Thursday, 20 September 2012

Times: Update 2: PL government would be most feminist in Maltese history - Muscat
Tuesday, September 18, 2012, 20:34

A Labour government would be the most feminist in Maltese history and would break through the glass ceiling many woman were faced with, PL leader Joseph Muscat said this evening.

Speaking at Ta' Qali during the session of the party’s congress which discussed employment and approved the guideline ‘work you deserve for a better lifestyle’, Dr Muscat said that Labour was in favour of the EU women quotas’ proposal.

He said the PL was a party which represented employment and insisted that the ultimate aim of the movement was not just to increase money in people’s pockets but to improve the general standard of living.

This, he said, was an unprecedented time because for the first time since the war parents were not sure whether their children were better off. A new government would be there to ensure parent’s peace of mind in this regard, he said.

Dr Muscat said that although he could not promise that a new government would increase the minimum wage, he reiterated that it would lower tariffs, keep and strengthen stipends and would not raise the pensionable age.

He noted that instead of given assistance to work, many workers were given assistance to retire early. This was not the type of assistance Labour wanted to give.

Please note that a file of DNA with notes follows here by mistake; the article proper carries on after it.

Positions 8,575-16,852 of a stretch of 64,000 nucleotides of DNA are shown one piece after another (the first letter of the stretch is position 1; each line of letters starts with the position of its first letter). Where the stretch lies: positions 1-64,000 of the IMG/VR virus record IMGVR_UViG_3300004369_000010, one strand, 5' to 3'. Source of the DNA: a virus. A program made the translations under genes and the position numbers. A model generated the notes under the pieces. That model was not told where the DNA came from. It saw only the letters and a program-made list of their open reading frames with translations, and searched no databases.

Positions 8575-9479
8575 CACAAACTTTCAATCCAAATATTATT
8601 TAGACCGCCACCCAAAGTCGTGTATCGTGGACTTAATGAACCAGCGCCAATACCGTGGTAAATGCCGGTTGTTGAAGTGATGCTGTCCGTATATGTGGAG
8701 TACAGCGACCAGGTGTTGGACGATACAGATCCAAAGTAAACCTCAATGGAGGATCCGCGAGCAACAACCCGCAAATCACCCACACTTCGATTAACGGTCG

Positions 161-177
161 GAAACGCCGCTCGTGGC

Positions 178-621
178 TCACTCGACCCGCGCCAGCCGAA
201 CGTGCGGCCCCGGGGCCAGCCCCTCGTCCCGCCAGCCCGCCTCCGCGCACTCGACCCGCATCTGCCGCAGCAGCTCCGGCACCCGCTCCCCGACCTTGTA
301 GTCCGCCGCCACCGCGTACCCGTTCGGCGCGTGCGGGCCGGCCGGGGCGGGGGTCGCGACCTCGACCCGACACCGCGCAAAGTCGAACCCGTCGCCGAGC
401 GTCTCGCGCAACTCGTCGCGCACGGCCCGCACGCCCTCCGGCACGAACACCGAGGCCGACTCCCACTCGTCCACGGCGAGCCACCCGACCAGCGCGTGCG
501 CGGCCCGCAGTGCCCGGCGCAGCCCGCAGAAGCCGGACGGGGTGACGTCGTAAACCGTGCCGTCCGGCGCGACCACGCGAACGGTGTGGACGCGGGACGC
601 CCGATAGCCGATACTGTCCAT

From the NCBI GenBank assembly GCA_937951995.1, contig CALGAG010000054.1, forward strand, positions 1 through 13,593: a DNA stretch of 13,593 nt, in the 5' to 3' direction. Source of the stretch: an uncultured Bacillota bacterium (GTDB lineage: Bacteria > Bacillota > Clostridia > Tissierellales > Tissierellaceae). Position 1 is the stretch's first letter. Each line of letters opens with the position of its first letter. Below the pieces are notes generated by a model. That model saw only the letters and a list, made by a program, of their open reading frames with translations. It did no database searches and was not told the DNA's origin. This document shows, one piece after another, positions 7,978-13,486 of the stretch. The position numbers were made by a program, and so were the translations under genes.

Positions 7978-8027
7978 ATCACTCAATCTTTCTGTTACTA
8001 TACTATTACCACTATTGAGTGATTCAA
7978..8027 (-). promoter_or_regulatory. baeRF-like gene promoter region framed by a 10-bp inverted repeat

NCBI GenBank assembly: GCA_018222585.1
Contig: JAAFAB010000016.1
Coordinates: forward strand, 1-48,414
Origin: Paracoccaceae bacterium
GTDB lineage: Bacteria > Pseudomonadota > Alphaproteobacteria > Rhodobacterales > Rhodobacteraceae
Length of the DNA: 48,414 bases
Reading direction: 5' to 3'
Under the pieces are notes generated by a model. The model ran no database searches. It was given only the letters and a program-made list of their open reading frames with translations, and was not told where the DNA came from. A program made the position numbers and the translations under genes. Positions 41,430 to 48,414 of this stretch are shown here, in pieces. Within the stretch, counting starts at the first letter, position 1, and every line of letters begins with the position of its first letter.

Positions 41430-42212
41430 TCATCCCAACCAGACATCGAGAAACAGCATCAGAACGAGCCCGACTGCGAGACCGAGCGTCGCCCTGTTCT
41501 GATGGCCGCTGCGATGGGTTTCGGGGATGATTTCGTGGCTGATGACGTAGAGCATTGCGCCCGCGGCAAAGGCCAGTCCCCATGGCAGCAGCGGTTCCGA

He promised that a Labour government would set up the police union as soon as possible.

Union Haddiema Maghqudin secretary general Josef Vella said the union shall be discussing its study on the effect of an aging population on the Maltese workforce which in the coming days.

General Workers’ Union general secretary Tony Zarg promised to work with a Labour government to eradicate precarious employment.

Reinee Laivera, the chairperson of the Malta Confederation of Women’s Organisations, wondered why the Maltese remained so unaware of gender inequality.

She said there were studies which showed there was a 23 per cent pay gap between men and women and said Malta should be ashamed to say it was not in favour of boardroom quotas when there were only have three women in Malta’s top boardrooms.

Earlier, the PL also approved guidelines on the future of families and a free society.

PL deputy leader Anglu Farruga said that all ideas being moved at the congress reflected the party’s commitment to look ahead and build a future that united the people.

To help families one initially had to work to improve standards of living. A policy would not be serious unless this offered families a better future and one of the challenges of a new government was to, once again, eradicate poverty, as other Labour governments had done in the past.

During the session, the coordinator of the Malta Gay Rights Movement, Gabi Calleja, stressed that the time had come for gay families to be recognised as other families.

As love between men and women was important and should be protected, this should also be the case for love between two men or two women. Children’s rights should also be protected, she said.

PL executive secretary Lydia Abela said the people’s cry that the government should not get involved in people’s personal choices was felt but the government should legislate for all and to ensure that there was equality between men and women.

A point stressed during the meeting was that it was of utmost importance to fight discrimination.

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